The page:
Not many children can say they grew up in a residential college eating at dining halls, attending on-campus festivals and listening to world-quality speakers.
For professors like Laura Kohn-Wood and her family, this is just another day in the life.
The Residential Faculty Program was instituted to bridge the gap between what students learn in the classroom and how to incorporate that into their every day lives.
The chance to engage with students on a deeper level drew Kohn-Wood, faculty master at Pearson Residential College, her husband and son to this position.
“I’m excited to have a different kind of role with undergraduates,” said Kohn-Wood, professor in the Department of Educational and Psychological Studies. “You really do get to know students in a different way. There’s another side of student’s lives that are outside of the classroom, and it has been a really great learning experience for me, as well, getting to know them.”
The faculty master at Hecht Residential College Michelle Maldonado has been living on campus for five years with her husband, two sons and their dog, Molly.
As a residential faculty member, she follows three guidelines: building a bridge between the classroom and other university experiences, fostering an intentional intellectual community, and being a facilitator between students and professors.
“I think that students at UM rarely encounter professors who aren’t grading them, so there’s always that dimension of their relationship that this person’s giving me a grade, this person’s somehow judging me,” said Maldonado, associate professor in the Department of Religious Studies. “And to have a faculty member they can turn to, work with, talk with about any issue they’re having, I think is really important.”
Although raising children in a college environment may concern some parents, professor Scot Evans faculty advisor of Eaton Residential College was never worried about living with his wife, daughter and son on campus because the other families formed a community and assured him of the benefits.
He also found that the Residential Assistants (RA’s) played a positive role.
“The RA’s that I work with are really good role models and mentors, even sometimes babysitters for my kids, so they have a lot of older support,” said Evans, assistant professor in the Department of Educational and Psychological Studies. “And time will tell, as for them being at a university environment, where everyone is interested in learning new things and there’s lots of different people, different cultural events and things going on, I think that can only be a positive.”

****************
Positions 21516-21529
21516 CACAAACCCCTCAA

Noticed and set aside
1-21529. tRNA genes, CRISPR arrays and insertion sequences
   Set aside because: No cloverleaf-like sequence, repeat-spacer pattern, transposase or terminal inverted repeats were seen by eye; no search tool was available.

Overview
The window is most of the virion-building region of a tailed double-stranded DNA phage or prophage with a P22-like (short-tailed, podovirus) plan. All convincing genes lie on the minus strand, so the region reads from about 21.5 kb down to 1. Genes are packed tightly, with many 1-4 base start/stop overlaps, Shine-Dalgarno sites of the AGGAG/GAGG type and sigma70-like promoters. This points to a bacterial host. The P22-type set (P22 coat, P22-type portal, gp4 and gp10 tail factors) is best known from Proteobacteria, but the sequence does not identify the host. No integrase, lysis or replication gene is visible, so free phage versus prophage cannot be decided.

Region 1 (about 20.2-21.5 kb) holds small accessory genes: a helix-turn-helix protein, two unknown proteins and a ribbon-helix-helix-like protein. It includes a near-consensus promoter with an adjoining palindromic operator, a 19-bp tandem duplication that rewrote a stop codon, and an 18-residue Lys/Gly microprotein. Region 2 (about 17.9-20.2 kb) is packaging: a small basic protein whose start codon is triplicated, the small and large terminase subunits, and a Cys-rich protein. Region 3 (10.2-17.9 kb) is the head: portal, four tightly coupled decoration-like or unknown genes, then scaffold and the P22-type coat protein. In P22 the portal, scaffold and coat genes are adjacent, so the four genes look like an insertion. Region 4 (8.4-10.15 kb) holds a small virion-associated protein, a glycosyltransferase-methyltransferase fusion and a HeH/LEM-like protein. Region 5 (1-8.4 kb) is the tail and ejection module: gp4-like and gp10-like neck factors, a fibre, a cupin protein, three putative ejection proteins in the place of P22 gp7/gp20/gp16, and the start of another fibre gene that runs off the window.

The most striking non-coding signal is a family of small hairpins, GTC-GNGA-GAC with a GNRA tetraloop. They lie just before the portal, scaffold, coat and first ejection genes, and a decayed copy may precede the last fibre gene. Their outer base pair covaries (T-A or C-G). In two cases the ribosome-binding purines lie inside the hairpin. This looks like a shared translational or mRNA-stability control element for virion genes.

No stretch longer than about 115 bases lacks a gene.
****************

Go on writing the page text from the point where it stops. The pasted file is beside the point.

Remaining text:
Students also benefit from living among faculty because they see faculty as normal, regular people, according to Kohn-Wood.
“To some extent, if they can relate with me on a more human level, then hopefully that will transfer to connecting with other professors they have,” she said.
The interactions with students take on many forms, and Kohn-Wood encourages the different types of programming put on by the RA’s or other student residents who suggest ideas.
Programs include open houses, guest speakers, trips to various Miami locations, and transition programs for freshmen.
Kohn-Wood places emphasis on diversity-focused programs.
She is initiating an independent study that encourages students with different world views and perspectives to hold conversations with the purpose of learning from each other.
In addition to helping students adjust to campus life and handle academic struggles, the faculty provide a sense of community meant to foster success, for both students and professors.
“It probably did take me a while to adjust and now I’m so used to it, that when I have friends come over and they see eight girls making cookies in my kitchen, they ask ‘Is this normal?’ and I say, yeah this is actually normal for us,” Maldonado said. “I think now it’s life and I really love doing it, and I’m really passion about it.”